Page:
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Why Does Everyone Like the Dumble Tone?

Pretty straightforward... why are so many people chasing the "dumble tone?" As far as I know hardly anyone has actually played a dumble, only a couple of artists credit their tone to those amps exclusively, and that compressed overdriven sound, while nice, is hardly the end all be all. I'm not knocking a great amp builder, but there are sooo many great amp builders at this point I just wonder why that one dude gets so many accolades. I'm not hating on the man or the amps, not at all, I'm just asking why so many people chase a copy of a tone they've never really heard and why someone would pay 100k for an amp. I get it, they're great and original, but there are numerous copies of the amps as well as pedals, and it's kind've a specific tone too. What gives? I say this as a guy with some nice amps and dumbly pedals. The tone is good, but mythical six figure good? More of the greats played through Marshalls and a good vintage Marshall isn't going to run anywhere near a dumble price.

I guess I should ask Tag.


I bought a Fuchs Overdrive Supreme 30 which is a D clone. Here is video I found that demos the Dumble tone... You decide. They are not $100k. I bought mine fore $1600 minty and used.

Nice tones. I'm a Marshall guy, I only really know Marshalls and I know absolutely zip about electronics. With that disclaimer out of the way, to me that sounds like an old Mesa Boogie. Do Dumbles share any similarities with old Boogies as far as the circuit goes?

Able Grip

Senior Member
Fairly hard to obtain… But if you have owned a lot of clones you can try to pass yourself off as some kind of expert… Even though you haven't played an actual original amp

Na... Listen to the good D clones.
Robin Ford will use a Zen Drive and a Fender and get the D. tone.
Fuchs has studied and repaired many Dumbles. They are not magic. Just another amp.


I always thought Dumble was the opposite of compressed? I thought they didn't compress much, hence everyone calls them unforgiving?

I could be talking crap, as I guess it probably depends on whether we're talking about the voice of a Steel String Singer (less compressed), an Overdrive Special (more compressed) or whether we're talking about a guitar pedal which may or may not accurately reflect the actual as well as imagined characteristics of a specific Dumble amplifier from a particular recording made by Guitarist X/Y/Z


I know plenty of mediocre millennials we who want that tone too. And there are plenty of ways to chase it both cheap and costly.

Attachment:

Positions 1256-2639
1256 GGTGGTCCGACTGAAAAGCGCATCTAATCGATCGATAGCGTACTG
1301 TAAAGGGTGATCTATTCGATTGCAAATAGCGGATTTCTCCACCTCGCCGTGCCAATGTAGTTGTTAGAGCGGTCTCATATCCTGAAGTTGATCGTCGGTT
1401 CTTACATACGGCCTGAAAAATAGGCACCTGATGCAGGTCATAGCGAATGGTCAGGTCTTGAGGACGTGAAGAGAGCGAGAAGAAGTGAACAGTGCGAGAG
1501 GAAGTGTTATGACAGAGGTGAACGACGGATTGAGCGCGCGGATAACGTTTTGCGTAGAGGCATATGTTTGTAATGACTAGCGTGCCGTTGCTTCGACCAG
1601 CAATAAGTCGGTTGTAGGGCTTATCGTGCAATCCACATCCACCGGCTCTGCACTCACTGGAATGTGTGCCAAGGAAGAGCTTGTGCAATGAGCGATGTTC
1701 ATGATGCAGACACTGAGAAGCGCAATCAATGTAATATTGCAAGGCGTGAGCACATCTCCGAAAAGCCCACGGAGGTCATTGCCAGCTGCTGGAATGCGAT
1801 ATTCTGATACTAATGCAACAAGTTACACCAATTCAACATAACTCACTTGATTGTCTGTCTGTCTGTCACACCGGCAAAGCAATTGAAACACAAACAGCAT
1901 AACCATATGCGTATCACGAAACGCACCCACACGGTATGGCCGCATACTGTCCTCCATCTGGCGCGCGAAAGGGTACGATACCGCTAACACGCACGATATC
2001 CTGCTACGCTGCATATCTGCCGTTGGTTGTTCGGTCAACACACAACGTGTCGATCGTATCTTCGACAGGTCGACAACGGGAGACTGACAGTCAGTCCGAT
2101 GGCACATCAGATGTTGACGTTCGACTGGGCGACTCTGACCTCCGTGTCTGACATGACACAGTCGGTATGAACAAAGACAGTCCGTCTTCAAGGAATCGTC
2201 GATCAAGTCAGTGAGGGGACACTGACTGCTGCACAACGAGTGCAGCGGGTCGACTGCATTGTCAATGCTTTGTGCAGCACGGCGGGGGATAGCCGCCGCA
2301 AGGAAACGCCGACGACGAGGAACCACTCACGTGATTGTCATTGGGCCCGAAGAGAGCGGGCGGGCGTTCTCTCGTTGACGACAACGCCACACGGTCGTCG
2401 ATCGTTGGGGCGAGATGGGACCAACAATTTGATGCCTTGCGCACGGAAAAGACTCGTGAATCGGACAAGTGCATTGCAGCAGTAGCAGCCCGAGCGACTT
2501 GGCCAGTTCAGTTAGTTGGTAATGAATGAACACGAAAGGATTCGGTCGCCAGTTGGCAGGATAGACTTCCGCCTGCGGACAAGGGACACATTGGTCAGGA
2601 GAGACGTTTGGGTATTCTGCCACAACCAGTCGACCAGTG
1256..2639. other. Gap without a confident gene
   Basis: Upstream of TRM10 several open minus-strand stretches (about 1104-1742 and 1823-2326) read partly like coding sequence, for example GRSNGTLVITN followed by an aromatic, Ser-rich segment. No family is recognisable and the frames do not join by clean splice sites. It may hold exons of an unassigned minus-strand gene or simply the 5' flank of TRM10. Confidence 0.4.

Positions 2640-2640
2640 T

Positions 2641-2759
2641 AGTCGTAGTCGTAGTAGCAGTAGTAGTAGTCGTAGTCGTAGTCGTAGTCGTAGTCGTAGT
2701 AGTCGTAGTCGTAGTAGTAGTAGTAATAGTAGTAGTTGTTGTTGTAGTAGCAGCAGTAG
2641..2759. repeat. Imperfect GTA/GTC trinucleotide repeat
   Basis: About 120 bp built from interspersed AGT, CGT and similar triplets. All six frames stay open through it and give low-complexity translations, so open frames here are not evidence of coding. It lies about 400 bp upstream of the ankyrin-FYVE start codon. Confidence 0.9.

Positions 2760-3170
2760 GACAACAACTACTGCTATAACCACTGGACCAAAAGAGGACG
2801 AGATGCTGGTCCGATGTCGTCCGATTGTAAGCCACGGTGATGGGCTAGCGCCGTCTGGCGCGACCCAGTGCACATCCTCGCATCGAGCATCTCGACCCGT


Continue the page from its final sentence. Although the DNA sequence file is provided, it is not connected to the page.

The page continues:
The most cost effective "Dumble in a Box" (and sorry, but this is no fun) is a little thing musicians once used to enhance their timing and phrasing called a "metronome".

Also a stack of Steely Dan records.

If you master everything you hear on the Steely Dan records to the metronome you will be able to make anything a Dumble in a box.

It's really that simple and that....involved.

I find tubescreamers and a little jazzy phrasing is all it takes. Roll off some tone maybe. Instantly conjures the word "Dumble".

Sadly it's the playing that we associate with Dumble that's really unique. Dumble tone aint that special.

Hell it's probably a tele through a little tweed amp on some of those classic "Dumble" records but who knows.

The engineers are generally the second thing you're actually envying. A good engineer can make just about anything sound the way THEY want including Dumble oid.
For clarity, I also like the tone and appreciate the notable artists that play Dumble amps. Also, the Fuchs ODS, from everything I've heard, is incredible. I suppose the title was to capture attention but what I was really saying was that paying 100k for sounds that can be had for much less seems like a head scratcher. I mean, a 59 LP is going to cost a whooooooole lot more, but mannnnny famous records were made with them and there's a nostalgia aspect to seeing those guys that I just don't think many people have the same connection with to the D. Then again, supply and demand.
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I like the sound of a dumble, but it's not the OD I'm in love with, it's the high-headroom, throaty, midrange-y tones I dig. All dumbles are different, so I think blanket statements are a little short sighted. I've heard dumbles I like and some i dont.

I don't know why it matters to anyone else what someone likes though. There's room enough in the world for all kinds of tones.
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